App Helps Investors Cast A Wide Net For Private Equity


By Jerilyn Klein Bier/

Private equity has been a challenge for retail investors because these investments typically have been available only to accredited investors and for very steep minimums. Reg A+ and Reg CF are opening the door for a broader investor audience and this fintech company (which operates under these regulations created by the JOBS Act) aims to help investors better navigate this fast-growing arena.

“We’re like Kayak for investing,” said Ryan Ràfols, founder and CEO of Austin-based Newchip, an online marketplace that he explained aggregates deals from multiple crowdfunding platforms including Wefunder and SeedInvest. According to Ràfols, the Reg A+ and Reg CF industry will raise more than $1 billion in capital this year.

“We try to be the ‘Shark Tank’ for everyday Americans,” he said, referring to the reality TV show for entrepreneurs, because Newchip helps ordinary people invest affordably alongside the uber-wealthy and the venture capitalists leading these deals. Its minimum investment is $100. On average, its individual investors invest $400 to $800, he said.

Newchip has onboarded more than 100,000 individual investors since its app went live in 2017, it raised several million dollars this year, and it has helped fund more than 1,500 small businesses and early stage companies, said Ràfols. Angel investors and venture capitalists comprise about 7 percent of its investor population, he said.

Although he’s seen some early stage companies achieve returns of 20 percent to 30 percent, he cautioned there’s high risk associated with such high-return vehicles. “If someone doesn’t already invest in pubic stocks or have a portfolio,” he said, “they should probably stay away from these investments.”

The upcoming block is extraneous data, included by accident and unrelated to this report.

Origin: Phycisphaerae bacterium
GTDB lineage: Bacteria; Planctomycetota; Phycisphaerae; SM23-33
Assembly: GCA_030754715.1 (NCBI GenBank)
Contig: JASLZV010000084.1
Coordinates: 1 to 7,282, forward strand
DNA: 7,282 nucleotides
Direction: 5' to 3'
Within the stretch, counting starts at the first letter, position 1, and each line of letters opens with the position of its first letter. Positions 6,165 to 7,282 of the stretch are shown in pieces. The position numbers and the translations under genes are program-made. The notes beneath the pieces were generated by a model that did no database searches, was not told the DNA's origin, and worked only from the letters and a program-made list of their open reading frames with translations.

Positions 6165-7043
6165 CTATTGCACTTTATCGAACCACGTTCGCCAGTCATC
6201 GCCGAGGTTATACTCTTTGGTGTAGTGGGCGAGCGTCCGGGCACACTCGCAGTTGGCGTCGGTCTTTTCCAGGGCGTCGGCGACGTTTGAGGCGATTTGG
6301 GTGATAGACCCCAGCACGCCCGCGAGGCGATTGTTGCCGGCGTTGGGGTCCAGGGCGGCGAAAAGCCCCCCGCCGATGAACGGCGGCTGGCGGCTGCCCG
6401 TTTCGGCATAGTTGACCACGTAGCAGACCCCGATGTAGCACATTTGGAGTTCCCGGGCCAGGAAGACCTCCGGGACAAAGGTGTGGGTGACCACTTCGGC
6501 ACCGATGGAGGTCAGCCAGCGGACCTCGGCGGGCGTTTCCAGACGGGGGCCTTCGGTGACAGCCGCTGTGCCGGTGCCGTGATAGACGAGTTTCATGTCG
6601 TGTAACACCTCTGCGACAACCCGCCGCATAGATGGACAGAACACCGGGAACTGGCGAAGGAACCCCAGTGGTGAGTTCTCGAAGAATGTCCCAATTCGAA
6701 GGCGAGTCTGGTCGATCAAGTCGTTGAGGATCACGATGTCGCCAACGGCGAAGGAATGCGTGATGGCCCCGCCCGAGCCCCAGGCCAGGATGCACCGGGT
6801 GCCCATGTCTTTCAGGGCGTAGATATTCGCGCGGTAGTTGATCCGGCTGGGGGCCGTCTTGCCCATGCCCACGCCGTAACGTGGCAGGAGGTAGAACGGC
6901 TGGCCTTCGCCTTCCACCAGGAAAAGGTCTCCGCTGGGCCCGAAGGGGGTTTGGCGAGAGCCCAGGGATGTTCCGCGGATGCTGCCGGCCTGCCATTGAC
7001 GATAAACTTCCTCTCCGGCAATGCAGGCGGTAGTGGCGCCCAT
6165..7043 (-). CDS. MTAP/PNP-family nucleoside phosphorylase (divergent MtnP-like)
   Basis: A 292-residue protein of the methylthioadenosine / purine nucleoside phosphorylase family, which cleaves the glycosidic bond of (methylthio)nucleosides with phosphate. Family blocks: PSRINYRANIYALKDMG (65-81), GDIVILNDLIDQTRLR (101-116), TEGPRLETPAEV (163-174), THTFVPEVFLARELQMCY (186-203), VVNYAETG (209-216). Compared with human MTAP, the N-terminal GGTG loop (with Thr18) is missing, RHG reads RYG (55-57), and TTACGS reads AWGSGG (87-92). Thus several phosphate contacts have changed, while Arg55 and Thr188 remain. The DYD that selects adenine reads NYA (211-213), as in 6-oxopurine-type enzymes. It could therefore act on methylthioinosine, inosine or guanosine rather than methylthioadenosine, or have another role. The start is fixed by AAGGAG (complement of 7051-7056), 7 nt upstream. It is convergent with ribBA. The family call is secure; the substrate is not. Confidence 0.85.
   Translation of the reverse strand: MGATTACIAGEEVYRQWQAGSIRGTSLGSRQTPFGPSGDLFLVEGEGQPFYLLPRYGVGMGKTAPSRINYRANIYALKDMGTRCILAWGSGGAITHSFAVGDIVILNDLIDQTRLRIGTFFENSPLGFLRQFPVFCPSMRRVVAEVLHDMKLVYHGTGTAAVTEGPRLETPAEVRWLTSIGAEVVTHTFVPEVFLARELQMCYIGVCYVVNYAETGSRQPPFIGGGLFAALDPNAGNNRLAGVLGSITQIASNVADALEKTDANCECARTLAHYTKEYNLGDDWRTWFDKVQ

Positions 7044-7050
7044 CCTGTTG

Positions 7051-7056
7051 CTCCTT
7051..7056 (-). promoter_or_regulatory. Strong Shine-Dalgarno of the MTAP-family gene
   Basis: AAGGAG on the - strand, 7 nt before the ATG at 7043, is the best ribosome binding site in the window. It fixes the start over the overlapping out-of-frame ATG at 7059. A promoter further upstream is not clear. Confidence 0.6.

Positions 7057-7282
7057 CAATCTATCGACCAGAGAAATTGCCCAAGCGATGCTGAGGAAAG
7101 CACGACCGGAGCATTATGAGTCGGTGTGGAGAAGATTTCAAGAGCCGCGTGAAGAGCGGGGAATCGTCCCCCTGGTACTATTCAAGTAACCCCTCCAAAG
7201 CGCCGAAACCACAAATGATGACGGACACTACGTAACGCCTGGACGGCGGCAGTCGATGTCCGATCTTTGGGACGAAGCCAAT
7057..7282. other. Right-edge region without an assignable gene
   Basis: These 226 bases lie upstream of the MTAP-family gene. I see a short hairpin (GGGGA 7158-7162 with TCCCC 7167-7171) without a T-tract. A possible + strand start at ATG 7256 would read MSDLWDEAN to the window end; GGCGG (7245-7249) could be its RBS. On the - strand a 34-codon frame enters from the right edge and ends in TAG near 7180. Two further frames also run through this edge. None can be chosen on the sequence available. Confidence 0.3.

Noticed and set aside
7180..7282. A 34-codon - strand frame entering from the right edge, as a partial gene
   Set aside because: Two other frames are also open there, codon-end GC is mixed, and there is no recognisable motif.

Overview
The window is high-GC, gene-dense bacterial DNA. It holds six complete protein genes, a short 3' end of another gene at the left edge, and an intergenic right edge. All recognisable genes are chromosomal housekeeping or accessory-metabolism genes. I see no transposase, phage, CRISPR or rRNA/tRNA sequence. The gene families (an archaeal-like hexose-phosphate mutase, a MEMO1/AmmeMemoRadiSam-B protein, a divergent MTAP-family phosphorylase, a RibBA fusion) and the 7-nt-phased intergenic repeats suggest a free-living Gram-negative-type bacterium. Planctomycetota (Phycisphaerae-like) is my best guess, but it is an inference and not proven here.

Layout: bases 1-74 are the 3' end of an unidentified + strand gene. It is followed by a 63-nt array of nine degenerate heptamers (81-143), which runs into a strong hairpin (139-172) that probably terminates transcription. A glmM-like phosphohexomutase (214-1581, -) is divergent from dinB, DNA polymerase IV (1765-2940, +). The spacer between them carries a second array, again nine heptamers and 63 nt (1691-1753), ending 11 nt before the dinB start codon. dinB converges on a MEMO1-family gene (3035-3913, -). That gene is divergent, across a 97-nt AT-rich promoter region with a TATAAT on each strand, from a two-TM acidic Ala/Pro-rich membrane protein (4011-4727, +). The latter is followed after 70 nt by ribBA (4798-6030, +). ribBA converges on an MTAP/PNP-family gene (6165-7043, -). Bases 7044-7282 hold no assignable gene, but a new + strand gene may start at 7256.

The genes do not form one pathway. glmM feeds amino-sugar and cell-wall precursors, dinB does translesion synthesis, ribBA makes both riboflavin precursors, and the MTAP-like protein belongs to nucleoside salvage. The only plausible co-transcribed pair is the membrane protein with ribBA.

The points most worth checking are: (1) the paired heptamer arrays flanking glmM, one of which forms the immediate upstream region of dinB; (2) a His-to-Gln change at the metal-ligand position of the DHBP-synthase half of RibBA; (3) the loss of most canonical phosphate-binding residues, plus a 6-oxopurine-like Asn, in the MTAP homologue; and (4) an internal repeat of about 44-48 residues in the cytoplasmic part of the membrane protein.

Newchip tries to advise and educate people about the value of investing in at least 20 early-stage companies (no matter their total investment amount) to get broad exposure. “It’s not about picking the right one,” emphasized Ràfols. “Some of the companies will fail and some will do very well.”

Newchip and the crowdfunding platforms it partners with vet deals and perform due diligence by looking at companies’ financials, projections and statements of fact, he said.

Newchip’s demographic is largely 25- to 35-year-olds. “We’re on the precipice of wealth transfer between the generations,” said Ràfols, and millennials are typically early adopters of technology. They’ve been investing in “lots of things that you can hold and experience and enjoy,” he said, which is what many startups focus on. Popular investments include consumer-type apps, local craft breweries and interesting restaurant concepts, he said. Newchip has also attracted some older investors, he noted.

Startups aren’t new territory for Ràfols, a 28-year-old army veteran and electrical engineer who launched a textbook resale business as a teenager and developed a campus safety app while attending college after his army service. Military-provided classes on taxes, budgeting and investing (which he laments young people aren’t generally taught in high schools and colleges in the U.S) fueled his interest in the finance industry, he said.

His dream is to help people become financially educated and to help companies, he said, and “bringing that together is what formed the vision of Newchip.”